Malaysia Struggles to Stop People Joining Jihadi
X
Mahi Ramakrishnan
September 30, 2014 2:16 PM
Malaysian authorities say militant groups like the so-called "Islamic State" have used social media to entice at least three dozen Malaysian Muslims to fight in what they call "jihad" in Syria and Iraq. As Mahi Ramkrishnan reports from Kuala Lumpur, counterterrorism police are deeply worried about what could happen when these militants return home.
Video

Video Malaysia Struggles to Stop People Joining Jihad

Malaysian authorities say militant groups like the so-called "Islamic State" have used social media to entice at least three dozen Malaysian Muslims to fight in what they call "jihad" in Syria and Iraq. As Mahi Ramkrishnan reports from Kuala Lumpur, counterterrorism police are deeply worried about what could happen when these militants return home.
Video

Video Could US Have Done More to Stop Rise of Islamic State?

President Obama says airstrikes against Islamic State militants in Syria will likely continue for some time because, in his words, "there is a cancer that has grown for too long." So what if President Obama had acted sooner in Syria to arm more-moderate opponents of both the Islamic State and the Syrian government? VOA State Department Correspondent Scott Stearns reports from the United Nations.
Video

Video Treasure Hunters Seek 'Hidden Treasure' in Central Kenya

Could a cave in a small village in central Kenya be the site of buried treasure? A rumor of riches, left behind by colonialists, has some residents dreaming of wealth, while others see it as a dangerous hoax. VOA's Gabe Joselow has the story.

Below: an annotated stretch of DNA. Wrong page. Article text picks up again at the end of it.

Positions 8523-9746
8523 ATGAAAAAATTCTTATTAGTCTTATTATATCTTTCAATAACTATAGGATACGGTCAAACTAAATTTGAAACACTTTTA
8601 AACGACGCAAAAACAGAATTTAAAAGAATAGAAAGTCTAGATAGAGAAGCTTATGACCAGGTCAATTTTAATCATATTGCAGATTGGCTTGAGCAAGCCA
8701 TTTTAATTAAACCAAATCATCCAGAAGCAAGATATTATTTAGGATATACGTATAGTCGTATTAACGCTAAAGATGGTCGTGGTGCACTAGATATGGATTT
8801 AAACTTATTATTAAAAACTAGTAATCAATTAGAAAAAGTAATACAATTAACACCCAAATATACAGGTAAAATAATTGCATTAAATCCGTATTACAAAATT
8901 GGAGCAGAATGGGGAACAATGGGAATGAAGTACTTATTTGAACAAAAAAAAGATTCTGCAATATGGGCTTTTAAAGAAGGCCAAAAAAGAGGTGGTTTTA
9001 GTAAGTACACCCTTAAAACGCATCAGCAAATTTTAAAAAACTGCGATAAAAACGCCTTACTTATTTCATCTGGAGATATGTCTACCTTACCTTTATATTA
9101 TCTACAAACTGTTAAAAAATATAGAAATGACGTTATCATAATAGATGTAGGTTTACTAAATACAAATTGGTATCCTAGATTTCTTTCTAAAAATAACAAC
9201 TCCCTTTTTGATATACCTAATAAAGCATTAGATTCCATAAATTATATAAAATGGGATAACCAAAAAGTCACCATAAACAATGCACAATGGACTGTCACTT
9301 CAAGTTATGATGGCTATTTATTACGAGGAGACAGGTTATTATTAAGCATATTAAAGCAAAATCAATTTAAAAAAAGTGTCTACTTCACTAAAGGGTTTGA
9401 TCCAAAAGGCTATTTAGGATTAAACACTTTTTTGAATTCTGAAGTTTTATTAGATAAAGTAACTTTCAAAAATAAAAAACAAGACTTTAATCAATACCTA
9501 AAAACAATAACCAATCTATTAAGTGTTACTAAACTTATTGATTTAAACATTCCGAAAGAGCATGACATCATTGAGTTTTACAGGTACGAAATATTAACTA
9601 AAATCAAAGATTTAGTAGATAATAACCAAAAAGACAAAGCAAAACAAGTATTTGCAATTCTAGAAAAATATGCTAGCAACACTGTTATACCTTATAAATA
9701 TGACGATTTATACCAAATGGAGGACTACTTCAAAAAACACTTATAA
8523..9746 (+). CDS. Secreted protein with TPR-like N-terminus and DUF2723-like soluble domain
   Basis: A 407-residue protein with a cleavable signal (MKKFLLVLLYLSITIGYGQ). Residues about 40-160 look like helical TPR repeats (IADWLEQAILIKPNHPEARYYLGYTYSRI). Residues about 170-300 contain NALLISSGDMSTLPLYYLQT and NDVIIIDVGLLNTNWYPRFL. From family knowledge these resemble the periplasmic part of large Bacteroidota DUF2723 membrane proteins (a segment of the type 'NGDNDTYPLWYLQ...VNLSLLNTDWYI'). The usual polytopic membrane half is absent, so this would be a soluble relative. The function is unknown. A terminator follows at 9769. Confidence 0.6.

Video

Video Iran's Rouhani Skeptical on Syria Strikes

Iranian President Hassan Rouhani expressed skepticism Friday that U.S.-led airstrikes in Iraq and Syria could crush Islamic State militants. From New York, VOA’s Margaret Besheer reports the president was also hopeful that questions about Iran’s nuclear program could be resolved soon.
Video

Video US House Speaker: Congress Should Debate Authorization Against IS

As wave after wave of U.S. airstrikes target Islamic State militants, the speaker of the Republican-controlled House of Representatives says he would be willing to call Congress back into session to debate a formal, broad authorization for the use of military force. VOA’s Michael Bowman reports from Washington, where legislators left town 10 days ago for a seven-week recess.
Video

Video Ebola Patients Find No Treatment at Sierra Leone Holding Center

At a holding facility in Makeni, central Sierra Leone, dozens of sick people sit on the floor in an empty university building. They wait in filthy conditions. It's a 16-hour drive by ambulance to Kailahun Ebola treatment center. Adam Bailes was there and reports on what he says are some of the worst situations he has seen since the beginning of this Ebola outbreak. And he says it appears case numbers may already be far worse than authorities acknowledge.
Video

Video Identifying Bodies Found in Texas Border Region

Thousands of immigrants have died after crossing the border from Mexico into remote areas of the southwestern United States in recent years. Local officials in south Texas alone have found hundreds of unidentified bodies and buried them in mass graves in local cemeteries. Now an anthropologist and her students at Baylor University have been exhuming bodies and looking for clues to identify them. VOA’s Greg Flakus has more from Waco, Texas.
Video

Video Ebola Robs Liberians of Chance to Say Good-Bye to Loved Ones

In Liberia, where Ebola has killed more than 1,500 people, authorities have worked hard to convince people to allow specialized burial teams to take away dead bodies. But these safety measures, while necessary, make it hard for people to say good bye to their loved ones. VOA's Anne Look reports on the tragedy from Liberia.
Colonel Steve ‘Spiros’ Pisanos left Greece and came to the U.S. to learn to fly. He flew fighters for the Allies in World War II, narrowly escaping death multiple times.Colonel Steve ‘Spiros’ Pisanos left Greece and came to the U.S. to learn to fly. He flew fighters for the Allies in World War II, narrowly escaping death multiple times.

AppleAndroid